If you know the risk of injury and you're wearing protective gear, what's left is for players, parents, and coaches to keep a keen eye out for concussion symptoms — which aren't always immediately apparent. Symptoms include headache, confusion, amnesia, nausea, delayed response, and ringing in the ears, among others.

Mayo Clinic has a quick rundown of how to know if you have a concussion and what to do in the event that you do to avoid long-lasting or even permanent damage (hint: don't go back into the game that day).

Have fun, but be safe!

South Plaquemines High School football players look on with concern as a player is treated for an injury during a football game against Belle Chase High School. Photo by Mario Tama/Getty Images.

We know that mammals feed their young with milk from their own bodies, and we know that whales are mammals. But the logistics of how some whales make breastfeeding happen has been a bit of a mystery for scientists. Such has been the case with sperm whales.

Sperm whales are uniquely shaped, with humongous, block-shaped heads that house the largest brains in the animal world. Like other cetaceans, sperm whale babies rely on their mother's milk for sustenance in their first year or two. And also like other cetaceans, a sperm whale mama's nipple is inverted—it doesn't stick out from her body like many mammals, but rather is hidden inside a mammary slit.

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Images courtesy of John Scully, Walden University, Ingrid Scully
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Since March of 2020, over 29 million Americans have been diagnosed with COVID-19, according to the CDC. Over 540,000 have died in the United States as this unprecedented pandemic has swept the globe. And yet, by the end of 2020, it looked like science was winning: vaccines had been developed.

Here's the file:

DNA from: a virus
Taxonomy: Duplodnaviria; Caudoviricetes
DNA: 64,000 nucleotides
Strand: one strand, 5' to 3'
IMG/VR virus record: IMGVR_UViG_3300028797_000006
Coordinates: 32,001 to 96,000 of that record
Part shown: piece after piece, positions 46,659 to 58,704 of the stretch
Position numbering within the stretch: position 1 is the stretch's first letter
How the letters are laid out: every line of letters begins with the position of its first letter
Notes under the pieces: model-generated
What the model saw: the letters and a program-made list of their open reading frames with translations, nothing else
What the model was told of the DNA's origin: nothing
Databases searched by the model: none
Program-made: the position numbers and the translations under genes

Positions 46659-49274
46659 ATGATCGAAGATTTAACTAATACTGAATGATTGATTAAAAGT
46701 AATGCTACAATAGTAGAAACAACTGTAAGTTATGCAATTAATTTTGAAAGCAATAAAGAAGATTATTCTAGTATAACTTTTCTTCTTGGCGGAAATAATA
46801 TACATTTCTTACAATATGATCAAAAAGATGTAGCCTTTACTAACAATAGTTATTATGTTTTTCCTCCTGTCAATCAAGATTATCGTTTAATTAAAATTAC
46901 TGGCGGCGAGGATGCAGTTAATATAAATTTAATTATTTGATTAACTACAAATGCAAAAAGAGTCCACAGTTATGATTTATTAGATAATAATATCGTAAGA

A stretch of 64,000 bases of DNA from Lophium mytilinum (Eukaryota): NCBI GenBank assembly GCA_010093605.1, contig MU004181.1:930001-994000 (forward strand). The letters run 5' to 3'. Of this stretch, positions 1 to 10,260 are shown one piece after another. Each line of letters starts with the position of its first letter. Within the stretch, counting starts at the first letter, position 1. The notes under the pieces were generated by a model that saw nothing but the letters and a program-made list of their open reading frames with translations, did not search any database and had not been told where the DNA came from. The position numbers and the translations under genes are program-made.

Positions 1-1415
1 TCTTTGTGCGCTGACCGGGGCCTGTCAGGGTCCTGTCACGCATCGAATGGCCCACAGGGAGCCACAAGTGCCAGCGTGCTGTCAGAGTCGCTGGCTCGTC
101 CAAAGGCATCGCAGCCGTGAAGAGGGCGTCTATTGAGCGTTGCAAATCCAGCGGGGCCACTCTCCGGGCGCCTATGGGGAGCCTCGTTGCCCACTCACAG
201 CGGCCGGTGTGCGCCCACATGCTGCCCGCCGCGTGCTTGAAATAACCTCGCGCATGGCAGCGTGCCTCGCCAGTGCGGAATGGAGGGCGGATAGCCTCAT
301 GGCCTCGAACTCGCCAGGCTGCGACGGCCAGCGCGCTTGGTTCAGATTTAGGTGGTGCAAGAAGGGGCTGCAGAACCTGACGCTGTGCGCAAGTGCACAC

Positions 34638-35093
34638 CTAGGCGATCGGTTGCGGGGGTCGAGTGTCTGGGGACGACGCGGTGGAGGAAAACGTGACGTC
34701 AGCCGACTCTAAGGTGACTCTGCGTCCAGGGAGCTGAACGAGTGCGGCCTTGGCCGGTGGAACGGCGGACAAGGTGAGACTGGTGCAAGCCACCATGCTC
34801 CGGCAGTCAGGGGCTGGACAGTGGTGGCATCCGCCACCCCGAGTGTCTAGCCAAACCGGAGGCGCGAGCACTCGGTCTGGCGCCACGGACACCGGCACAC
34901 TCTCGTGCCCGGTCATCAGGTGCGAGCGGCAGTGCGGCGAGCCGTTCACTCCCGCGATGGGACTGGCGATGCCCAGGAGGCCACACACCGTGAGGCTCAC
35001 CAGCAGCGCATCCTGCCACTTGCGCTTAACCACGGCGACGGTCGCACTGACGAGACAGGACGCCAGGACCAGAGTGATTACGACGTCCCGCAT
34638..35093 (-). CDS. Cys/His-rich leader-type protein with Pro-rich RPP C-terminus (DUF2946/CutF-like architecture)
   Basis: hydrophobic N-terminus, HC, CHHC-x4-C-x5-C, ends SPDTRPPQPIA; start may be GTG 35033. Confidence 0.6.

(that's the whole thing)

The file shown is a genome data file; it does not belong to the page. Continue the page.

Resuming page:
In celebration of the power of science we spoke to three people: an individual, a medical provider, and a vaccine scientist about how vaccines have impacted them throughout their lives. Here are their answers:

John Scully, 79, resident of Florida

Photo courtesy of John Scully

When John Scully was born, America was in the midst of an epidemic: tens of thousands of children in the United States were falling ill with paralytic poliomyelitis — otherwise known as polio, a disease that attacks the central nervous system and often leaves its victims partially or fully paralyzed.

"As kids, we were all afraid of getting polio," he says, "because if you got polio, you could end up in the dreaded iron lung and we were all terrified of those." Iron lungs were respirators that enclosed most of a person's body; people with severe cases often would end up in these respirators as they fought for their lives.

John remembers going to see matinee showings of cowboy movies on Saturdays and, before the movie, shorts would run. "Usually they showed the news," he says, "but I just remember seeing this one clip warning us about polio and it just showed all these kids in iron lungs." If kids survived the iron lung, they'd often come back to school on crutches, in leg braces, or in wheelchairs.

"We all tried to be really careful in the summer — or, as we called it back then, 'polio season,''" John says. This was because every year around Memorial Day, major outbreaks would begin to emerge and they'd spike sometime around August. People weren't really sure how the disease spread at the time, but many believed it traveled through the water. There was no cure — and every child was susceptible to getting sick with it.

"We couldn't swim in hot weather," he remembers, "and the municipal outdoor pool would close down in August."

Then, in 1954 clinical trials began for Dr. Jonas Salk's vaccine against polio and within a year, his vaccine was announced safe. "I got that vaccine at school," John says. Within two years, U.S. polio cases had dropped 85-95 percent — even before a second vaccine was developed by Dr. Albert Sabin in the 1960s. "I remember how much better things got after the vaccines came out. They changed everything," John says.